This week is very much a nostalgic one for yours truly, and it all relates to coming across a story from several weeks ago.
The story at www.producer.com which ran in August was about Leah Predy from Ponoka, Alta., who was raising Lacombe pigs after moving back to the family farm a few years ago.
Fewer than five farms in Canada have registered Lacombes today, and Heritage Livestock Canada puts the current population of the species at 10 to 15 adult breeding females and two active breeding males. These numbers are so low, Lacombes are listed as being in danger of becoming extinct.
That hit a real nerve for me, and even as I type this I feel greatly saddened by the prospect for Lacombes.
The reasons for my sadness are twofold.
In general terms I have always been a proponent that rare livestock breeds need to be preserved because they are part of agriculture’s history, and one cannot predict what genetic traits might serve the sector best in the future.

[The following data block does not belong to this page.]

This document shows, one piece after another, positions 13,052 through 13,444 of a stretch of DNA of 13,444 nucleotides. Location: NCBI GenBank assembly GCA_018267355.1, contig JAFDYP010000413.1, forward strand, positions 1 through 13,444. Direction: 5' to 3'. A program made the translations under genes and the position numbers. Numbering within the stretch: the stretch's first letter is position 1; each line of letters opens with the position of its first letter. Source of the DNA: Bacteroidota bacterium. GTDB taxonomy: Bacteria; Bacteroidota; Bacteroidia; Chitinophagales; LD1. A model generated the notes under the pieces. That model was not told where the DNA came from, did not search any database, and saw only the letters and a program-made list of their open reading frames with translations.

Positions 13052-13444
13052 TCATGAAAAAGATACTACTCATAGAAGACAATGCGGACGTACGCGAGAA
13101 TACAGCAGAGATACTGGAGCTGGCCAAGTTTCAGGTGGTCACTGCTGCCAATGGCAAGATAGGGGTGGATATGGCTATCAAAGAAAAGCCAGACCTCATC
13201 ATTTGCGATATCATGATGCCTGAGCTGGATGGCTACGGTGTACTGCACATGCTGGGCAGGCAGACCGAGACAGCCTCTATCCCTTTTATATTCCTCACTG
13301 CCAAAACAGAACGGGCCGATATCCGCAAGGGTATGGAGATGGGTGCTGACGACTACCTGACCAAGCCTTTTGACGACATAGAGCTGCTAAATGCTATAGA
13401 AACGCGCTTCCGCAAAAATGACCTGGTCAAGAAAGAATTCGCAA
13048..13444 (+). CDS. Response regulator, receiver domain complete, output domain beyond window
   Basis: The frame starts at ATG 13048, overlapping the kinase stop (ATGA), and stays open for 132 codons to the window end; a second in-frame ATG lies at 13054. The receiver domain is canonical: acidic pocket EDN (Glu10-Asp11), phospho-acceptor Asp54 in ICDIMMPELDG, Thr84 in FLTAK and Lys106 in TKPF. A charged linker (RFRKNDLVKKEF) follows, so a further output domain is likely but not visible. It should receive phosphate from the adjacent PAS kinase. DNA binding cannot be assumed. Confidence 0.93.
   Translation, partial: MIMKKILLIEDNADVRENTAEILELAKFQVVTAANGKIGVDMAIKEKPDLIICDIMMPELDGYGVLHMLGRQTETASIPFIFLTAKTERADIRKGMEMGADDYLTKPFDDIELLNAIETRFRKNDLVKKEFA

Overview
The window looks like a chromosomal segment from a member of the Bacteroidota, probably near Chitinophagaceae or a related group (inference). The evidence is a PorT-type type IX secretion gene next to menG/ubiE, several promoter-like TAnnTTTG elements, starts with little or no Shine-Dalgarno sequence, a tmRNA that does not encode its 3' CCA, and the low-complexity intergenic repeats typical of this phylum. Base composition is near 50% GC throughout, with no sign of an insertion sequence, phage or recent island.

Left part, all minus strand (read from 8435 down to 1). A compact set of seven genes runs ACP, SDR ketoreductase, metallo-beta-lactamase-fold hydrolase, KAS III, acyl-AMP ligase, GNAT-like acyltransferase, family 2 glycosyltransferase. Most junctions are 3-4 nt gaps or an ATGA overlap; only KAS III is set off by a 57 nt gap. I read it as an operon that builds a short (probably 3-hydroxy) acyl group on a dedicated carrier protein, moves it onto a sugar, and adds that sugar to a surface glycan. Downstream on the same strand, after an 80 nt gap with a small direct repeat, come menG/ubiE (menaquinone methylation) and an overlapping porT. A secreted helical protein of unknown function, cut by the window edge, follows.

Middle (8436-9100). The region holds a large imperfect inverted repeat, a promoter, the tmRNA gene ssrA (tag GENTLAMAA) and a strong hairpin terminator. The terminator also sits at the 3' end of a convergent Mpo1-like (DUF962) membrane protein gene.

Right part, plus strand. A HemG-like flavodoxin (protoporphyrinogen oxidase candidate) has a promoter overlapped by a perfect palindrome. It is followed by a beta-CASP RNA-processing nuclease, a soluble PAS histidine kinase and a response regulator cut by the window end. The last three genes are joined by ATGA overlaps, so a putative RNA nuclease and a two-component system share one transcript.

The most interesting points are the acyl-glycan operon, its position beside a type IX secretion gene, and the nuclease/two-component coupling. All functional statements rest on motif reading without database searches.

More specifically to the case of Lacombes, they are one of the few livestock breeds developed in Canada, in Lacombe, AB. back in 1947, to be precise, and they are a breed of pig I myself raised a few decades ago.
I grew up on a farm where my dad raised registered Yorkshire pigs. Of course there came a day I wanted pigs I could call my own, and like many kids I didn’t want the same thing dad had.
So, I did some extra chores, begged some extra dollars, and at a swine sale in Melfort purchased an open (not bred) Lacombe gilt. The seller was good enough to offer to take the gilt home to mate and in about four months I was sitting near her stall in the barn dreaming of the litter she was about to have and how I’d no doubt take the Lacombe world by storm with all her offspring.
She farrowed, giving birth to one bouncing baby boar, which while doubling my herd size, did not exactly do much for the future growth of my herd.
Back then of course, the late 1970s, Lacombes were far from endangered with breeders such as Ernie Hirsch, who I purchased the gilt from, Doug and son Don Brooks of Rosthern, Ken Leask at Marcelin, and Walter and son Jurgen Preugschas of Five Lakes Farms at Matherthorpe, AB., having sizeable herds that regularly headed to major shows of the era.
To think the breed is now on the brink of disappearing is incredibly sad from my perspective and I am left remembering my past as I also hope for the future of Lacombe pigs.
Calvin Daniels is Editor at Yorkton This Week.